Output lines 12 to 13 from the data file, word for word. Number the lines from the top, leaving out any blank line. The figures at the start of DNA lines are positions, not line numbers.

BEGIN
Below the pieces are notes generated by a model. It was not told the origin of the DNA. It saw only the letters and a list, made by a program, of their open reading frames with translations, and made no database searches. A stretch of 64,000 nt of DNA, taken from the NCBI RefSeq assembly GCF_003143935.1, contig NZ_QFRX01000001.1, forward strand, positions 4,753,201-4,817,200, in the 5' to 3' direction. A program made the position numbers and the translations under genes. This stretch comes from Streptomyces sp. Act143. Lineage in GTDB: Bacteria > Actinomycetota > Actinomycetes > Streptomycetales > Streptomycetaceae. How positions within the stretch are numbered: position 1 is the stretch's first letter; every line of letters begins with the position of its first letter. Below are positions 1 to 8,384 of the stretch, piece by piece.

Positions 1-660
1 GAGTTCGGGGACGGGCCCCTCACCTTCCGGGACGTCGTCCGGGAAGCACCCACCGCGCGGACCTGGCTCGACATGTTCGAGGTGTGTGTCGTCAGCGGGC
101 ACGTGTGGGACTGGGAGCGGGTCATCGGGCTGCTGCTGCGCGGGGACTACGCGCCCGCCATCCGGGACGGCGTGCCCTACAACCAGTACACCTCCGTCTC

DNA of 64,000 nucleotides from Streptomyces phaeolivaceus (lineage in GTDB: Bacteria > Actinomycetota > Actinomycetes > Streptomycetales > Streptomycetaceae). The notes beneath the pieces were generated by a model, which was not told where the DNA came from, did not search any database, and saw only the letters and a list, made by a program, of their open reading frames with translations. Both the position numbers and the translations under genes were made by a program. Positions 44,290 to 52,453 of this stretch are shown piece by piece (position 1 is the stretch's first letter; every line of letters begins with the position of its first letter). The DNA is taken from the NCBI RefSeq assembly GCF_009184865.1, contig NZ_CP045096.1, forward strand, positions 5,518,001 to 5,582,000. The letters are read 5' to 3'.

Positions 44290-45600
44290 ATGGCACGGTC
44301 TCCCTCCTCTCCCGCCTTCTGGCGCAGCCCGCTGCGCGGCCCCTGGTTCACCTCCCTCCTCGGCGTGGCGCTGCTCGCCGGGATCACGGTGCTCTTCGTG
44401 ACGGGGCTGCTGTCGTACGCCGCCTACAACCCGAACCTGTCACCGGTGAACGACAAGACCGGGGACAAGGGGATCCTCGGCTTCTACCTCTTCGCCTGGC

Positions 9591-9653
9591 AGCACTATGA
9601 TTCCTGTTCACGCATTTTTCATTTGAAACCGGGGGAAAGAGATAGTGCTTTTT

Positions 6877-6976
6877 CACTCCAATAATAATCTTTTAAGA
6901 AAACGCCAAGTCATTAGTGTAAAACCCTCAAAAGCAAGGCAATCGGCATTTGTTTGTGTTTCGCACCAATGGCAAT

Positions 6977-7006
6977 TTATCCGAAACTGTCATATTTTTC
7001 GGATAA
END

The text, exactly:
9601 TTCCTGTTCACGCATTTTTCATTTGAAACCGGGGGAAAGAGATAGTGCTTTTT

Positions 6877-6976